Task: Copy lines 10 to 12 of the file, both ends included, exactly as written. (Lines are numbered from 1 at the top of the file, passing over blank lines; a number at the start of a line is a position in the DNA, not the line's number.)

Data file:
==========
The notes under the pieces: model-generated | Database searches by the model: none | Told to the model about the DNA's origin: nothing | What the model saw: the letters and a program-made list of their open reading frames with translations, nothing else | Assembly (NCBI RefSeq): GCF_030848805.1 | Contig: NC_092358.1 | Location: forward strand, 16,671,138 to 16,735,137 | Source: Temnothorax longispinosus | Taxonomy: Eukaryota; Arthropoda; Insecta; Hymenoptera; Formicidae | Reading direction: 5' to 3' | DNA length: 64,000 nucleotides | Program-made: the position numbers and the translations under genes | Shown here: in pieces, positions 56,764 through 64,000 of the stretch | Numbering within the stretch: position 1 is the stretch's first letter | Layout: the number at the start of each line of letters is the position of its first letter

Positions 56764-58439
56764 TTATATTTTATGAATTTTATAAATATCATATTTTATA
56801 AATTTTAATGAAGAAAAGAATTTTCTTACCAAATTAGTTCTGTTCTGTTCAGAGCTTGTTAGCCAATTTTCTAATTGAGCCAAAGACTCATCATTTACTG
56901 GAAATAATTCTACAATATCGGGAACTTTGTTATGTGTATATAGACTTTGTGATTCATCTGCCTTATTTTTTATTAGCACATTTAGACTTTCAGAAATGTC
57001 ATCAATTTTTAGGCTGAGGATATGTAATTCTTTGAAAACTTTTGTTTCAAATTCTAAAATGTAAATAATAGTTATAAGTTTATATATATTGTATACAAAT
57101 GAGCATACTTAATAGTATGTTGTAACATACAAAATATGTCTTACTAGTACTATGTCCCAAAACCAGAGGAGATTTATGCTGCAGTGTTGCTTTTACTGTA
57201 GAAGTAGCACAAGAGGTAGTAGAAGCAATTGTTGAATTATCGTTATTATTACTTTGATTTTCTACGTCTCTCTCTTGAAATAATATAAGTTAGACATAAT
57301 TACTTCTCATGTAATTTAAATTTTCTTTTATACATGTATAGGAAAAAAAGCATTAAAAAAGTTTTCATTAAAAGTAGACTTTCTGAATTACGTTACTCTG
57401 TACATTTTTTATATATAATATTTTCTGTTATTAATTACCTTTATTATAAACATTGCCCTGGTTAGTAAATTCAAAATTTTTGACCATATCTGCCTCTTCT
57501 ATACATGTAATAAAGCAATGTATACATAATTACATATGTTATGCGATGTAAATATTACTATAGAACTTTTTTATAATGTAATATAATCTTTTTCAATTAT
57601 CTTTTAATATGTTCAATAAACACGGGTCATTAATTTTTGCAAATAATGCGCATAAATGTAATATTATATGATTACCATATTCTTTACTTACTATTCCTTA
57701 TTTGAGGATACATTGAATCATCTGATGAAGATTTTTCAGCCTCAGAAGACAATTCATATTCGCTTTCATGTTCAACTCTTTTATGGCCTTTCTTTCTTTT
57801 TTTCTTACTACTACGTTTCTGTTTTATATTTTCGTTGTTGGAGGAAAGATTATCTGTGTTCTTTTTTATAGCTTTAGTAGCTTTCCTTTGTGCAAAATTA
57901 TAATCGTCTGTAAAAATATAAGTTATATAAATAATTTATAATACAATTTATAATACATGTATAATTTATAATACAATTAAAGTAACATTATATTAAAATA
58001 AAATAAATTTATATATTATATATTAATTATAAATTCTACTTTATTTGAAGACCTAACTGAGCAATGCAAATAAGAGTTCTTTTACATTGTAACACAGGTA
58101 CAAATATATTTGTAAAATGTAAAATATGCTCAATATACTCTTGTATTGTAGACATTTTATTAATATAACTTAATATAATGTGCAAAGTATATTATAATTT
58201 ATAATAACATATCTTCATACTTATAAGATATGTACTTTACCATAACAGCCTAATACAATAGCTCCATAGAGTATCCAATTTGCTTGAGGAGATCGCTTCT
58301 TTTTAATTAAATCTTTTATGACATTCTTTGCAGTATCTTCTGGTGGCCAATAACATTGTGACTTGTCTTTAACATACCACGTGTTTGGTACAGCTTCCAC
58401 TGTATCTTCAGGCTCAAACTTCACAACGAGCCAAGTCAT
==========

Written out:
57401 TACATTTTTTATATATAATATTTTCTGTTATTAATTACCTTTATTATAAACATTGCCCTGGTTAGTAAATTCAAAATTTTTGACCATATCTGCCTCTTCT
57501 ATACATGTAATAAAGCAATGTATACATAATTACATATGTTATGCGATGTAAATATTACTATAGAACTTTTTTATAATGTAATATAATCTTTTTCAATTAT
57601 CTTTTAATATGTTCAATAAACACGGGTCATTAATTTTTGCAAATAATGCGCATAAATGTAATATTATATGATTACCATATTCTTTACTTACTATTCCTTA